Most trusts and some Wills have a provision in them that refers to an “antilapse statute.” What does this mean?
The common law (before statutes) held that if your named beneficiary died before you, his or her share would “lapse” (expire) and get thrown back into the pot for the other living beneficiaries. Often that wasn’t the testator’s (the person who wrote the Will) intent. Often, if the deceased beneficiary was a family member, the testator would have preferred that the deceased beneficiary’s share be distributed to the deceased beneficiaries’ children.
To avoid this result, Florida and some other states enacted “antilapse statutes.” Florida’s antilapse statute says that if the deceased beneficiary was the testator’s grandparent or a descendant of the testator’s grandparent, the gift won’t lapse – it’ll go to the deceased beneficiary’s children as long as there’s nothing in the document to the contrary. Of course, that means that if the deceased beneficiary was a friend or extended family member, the gift will lapse and that beneficiary’s children will get nothing.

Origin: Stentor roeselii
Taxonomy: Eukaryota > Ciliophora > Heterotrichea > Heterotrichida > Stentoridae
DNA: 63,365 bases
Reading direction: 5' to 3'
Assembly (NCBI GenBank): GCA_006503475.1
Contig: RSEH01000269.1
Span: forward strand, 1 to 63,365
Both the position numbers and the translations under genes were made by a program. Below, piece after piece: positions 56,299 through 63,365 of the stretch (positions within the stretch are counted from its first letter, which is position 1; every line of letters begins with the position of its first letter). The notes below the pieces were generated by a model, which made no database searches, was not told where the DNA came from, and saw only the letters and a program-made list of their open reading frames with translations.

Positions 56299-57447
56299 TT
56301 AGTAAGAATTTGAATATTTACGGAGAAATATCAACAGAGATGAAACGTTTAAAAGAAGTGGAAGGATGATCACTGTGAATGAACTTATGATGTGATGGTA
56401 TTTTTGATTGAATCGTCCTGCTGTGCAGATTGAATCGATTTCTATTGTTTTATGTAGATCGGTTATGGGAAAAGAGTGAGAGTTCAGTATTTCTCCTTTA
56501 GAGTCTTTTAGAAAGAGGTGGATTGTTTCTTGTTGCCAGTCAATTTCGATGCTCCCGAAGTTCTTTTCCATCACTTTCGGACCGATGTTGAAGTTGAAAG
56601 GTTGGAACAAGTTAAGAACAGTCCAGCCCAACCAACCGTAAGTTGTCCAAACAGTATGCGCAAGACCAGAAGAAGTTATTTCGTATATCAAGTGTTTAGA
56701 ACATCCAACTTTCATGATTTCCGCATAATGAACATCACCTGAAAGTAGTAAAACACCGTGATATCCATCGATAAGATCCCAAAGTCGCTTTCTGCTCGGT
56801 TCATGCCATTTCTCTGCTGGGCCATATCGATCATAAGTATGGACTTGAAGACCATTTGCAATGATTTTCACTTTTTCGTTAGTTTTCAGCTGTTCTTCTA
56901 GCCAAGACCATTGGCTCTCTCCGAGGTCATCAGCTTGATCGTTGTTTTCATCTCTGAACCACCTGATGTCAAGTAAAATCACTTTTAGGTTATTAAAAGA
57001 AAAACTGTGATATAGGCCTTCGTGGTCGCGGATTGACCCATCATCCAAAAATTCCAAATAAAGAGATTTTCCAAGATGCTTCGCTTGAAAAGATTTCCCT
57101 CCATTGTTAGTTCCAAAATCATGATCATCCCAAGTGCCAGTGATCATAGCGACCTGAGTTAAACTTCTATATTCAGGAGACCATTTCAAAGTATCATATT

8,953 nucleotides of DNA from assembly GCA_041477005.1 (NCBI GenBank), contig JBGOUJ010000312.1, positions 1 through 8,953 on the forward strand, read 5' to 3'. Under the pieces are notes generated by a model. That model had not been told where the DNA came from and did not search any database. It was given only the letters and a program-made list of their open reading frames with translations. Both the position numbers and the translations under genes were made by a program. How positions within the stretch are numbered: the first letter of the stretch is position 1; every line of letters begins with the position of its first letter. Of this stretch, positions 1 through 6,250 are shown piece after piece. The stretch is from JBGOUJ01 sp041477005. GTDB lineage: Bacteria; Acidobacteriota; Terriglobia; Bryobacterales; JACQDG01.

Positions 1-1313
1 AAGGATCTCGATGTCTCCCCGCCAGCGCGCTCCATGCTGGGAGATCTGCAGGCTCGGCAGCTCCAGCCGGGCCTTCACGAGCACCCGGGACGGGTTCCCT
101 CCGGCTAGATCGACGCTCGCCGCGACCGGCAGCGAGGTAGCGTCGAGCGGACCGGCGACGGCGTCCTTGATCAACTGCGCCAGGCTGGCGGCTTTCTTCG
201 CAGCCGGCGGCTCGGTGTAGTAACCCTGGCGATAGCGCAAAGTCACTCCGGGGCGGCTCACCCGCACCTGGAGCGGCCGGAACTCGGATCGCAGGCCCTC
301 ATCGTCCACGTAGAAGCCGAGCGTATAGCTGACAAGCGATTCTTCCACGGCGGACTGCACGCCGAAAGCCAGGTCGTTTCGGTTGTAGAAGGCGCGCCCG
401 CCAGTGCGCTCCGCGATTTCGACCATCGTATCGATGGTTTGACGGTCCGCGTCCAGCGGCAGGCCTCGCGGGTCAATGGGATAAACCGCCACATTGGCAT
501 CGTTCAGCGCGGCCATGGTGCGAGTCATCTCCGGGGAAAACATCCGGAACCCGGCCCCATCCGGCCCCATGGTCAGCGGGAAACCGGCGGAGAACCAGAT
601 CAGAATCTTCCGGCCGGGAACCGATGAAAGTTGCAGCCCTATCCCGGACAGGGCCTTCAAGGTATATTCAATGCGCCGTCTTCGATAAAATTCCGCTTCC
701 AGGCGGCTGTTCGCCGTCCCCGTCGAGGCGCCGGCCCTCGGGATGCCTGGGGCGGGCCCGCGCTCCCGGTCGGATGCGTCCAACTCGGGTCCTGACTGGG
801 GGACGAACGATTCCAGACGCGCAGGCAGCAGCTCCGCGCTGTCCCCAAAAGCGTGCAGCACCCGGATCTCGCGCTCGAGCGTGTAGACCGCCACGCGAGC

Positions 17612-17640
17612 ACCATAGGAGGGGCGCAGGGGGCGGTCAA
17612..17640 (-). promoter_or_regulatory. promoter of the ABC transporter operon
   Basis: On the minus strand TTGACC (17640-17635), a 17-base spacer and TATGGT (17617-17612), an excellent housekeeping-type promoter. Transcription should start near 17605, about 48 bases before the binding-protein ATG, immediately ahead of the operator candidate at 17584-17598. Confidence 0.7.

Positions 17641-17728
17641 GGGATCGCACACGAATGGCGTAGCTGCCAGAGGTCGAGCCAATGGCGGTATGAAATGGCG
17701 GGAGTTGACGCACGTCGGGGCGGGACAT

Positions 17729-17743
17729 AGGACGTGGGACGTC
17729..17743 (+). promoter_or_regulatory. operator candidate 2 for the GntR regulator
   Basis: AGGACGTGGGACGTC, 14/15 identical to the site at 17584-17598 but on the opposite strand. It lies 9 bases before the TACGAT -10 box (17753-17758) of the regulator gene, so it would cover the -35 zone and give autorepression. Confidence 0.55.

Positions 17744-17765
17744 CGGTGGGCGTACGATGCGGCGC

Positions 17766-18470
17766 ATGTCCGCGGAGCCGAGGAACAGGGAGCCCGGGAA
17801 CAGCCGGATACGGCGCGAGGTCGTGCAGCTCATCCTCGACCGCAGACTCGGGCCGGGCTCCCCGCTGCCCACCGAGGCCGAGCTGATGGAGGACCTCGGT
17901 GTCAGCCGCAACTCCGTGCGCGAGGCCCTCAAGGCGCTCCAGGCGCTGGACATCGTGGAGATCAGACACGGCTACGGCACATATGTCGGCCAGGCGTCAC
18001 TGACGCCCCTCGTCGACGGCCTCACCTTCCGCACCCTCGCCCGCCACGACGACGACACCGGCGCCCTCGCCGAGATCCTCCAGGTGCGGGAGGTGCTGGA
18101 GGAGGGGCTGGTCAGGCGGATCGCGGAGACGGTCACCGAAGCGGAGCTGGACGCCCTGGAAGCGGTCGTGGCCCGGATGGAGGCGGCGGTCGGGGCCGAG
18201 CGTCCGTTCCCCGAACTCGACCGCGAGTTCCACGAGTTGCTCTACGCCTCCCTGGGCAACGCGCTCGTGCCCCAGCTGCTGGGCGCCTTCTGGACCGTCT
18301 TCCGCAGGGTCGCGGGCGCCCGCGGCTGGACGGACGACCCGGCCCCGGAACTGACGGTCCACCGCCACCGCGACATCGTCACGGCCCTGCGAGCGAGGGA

Today, if you work with an estate planning attorney, she’s going to ask you what you want to happen if your named beneficiaries die. A good estate planning attorney isn’t going to rely on statutes – she’ll specify in the document exactly what should happen if that particular beneficiary dies before you. And because she specified what should happen, she’ll often add a provision to the Will or Trust stating that the Florida antilapse statute doesn’t apply so it won’t wreck your thoughtful plan.
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